5 Common Pet Soft Tissue Surgeries
General veterinary practices commonly perform a variety of surgeries on pets, ranging from elective procedures, like spaying or neutering, to critical surgeries that save the lives of animals. Soft tissue surgeries and some orthopedic procedures are frequently conducted, but more complicated soft tissue procedures can only be done at specialized veterinary hospitals. Here are five of the most regular soft tissue surgeries that general veterinary practices perform.
#1: Bladder stone removal surgery
Bladder stones are fairly common in pets and can be caused by urinary tract disease, improper diet, inadequate hydration, or genetics. Some types of stones can be dissolved with a prescription diet, while others require surgical removal and thorough bladder flushing to prevent a urinary blockage.
#2: Brachycephalic obstructive airway syndrome repair surgery
Due to their increasing popularity, brachycephalic breeds such as pugs, English bulldogs, and French bulldogs may require surgeries for brachycephalic obstructive airway syndrome (BOAS) to improve their breathing. These surgeries can involve opening their nostrils, shortening their soft palate, or removing laryngeal saccules.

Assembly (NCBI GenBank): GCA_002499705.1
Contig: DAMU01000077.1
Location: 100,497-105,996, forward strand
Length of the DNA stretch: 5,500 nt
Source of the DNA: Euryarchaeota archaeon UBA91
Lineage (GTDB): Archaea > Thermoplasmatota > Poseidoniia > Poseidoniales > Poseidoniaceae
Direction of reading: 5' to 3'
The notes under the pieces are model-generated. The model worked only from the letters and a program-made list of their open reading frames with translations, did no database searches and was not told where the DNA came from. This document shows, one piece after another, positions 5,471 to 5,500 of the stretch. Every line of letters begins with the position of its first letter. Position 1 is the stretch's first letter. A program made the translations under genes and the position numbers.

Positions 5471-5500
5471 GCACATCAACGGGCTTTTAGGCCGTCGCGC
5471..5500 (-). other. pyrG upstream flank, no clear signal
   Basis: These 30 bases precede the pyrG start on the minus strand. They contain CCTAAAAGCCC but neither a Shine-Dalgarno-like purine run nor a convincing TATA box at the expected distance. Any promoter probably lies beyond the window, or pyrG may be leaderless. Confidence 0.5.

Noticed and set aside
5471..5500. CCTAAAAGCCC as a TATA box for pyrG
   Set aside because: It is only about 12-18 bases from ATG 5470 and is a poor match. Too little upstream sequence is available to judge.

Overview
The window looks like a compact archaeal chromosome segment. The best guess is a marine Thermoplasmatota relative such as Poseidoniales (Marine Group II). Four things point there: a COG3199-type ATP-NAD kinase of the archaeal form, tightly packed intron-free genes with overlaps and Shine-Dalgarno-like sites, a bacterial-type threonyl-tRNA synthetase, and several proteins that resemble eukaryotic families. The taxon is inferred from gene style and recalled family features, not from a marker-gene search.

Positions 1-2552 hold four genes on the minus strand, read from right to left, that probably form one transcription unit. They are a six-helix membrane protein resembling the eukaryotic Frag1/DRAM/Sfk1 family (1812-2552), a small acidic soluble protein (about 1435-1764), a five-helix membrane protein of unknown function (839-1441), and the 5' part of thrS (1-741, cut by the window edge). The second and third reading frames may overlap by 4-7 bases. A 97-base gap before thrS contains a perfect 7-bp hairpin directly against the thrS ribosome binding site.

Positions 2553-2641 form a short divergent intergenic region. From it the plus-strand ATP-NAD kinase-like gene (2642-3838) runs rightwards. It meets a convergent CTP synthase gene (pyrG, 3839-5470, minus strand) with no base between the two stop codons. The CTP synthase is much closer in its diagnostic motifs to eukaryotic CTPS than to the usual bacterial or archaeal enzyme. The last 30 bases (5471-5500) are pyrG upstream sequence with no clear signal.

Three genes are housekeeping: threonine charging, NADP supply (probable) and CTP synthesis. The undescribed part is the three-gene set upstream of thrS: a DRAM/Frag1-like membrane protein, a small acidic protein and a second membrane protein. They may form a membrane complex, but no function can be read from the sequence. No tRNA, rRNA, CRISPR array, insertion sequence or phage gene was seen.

#3: Spay and neuter surgeries
The most frequently performed surgeries in general veterinary practices are spays and neuters, which are carried out often on a daily basis. These surgeries involve the removal of reproductive organs and are utilized to significantly reduce or eliminate a variety of health and behavior problems in pets.
#4: Foreign body removal surgery
Pets often have items extracted from their digestive system due to their habit of eating things that can cause a blockage. Typical foreign objects taken out of cats and dogs include:
- Clothing, especially socks
- Rubber and plastic toys
- Hair bands
- Corn cobs
Dogs are usually more careful about what they chew, while cats tend to be intrigued by string-like objects. However, this can be dangerous as the string can create a blockage in the intestines and cause serious harm.
Pets can develop various masses, which can either be benign or cancerous. These lumps and bumps can grow quickly, develop ulcers, or occur in areas that limit movement, breathing, or eating. The masses can be surgically removed from various parts of the body, such as the skin, ears, mouth, or abdomen.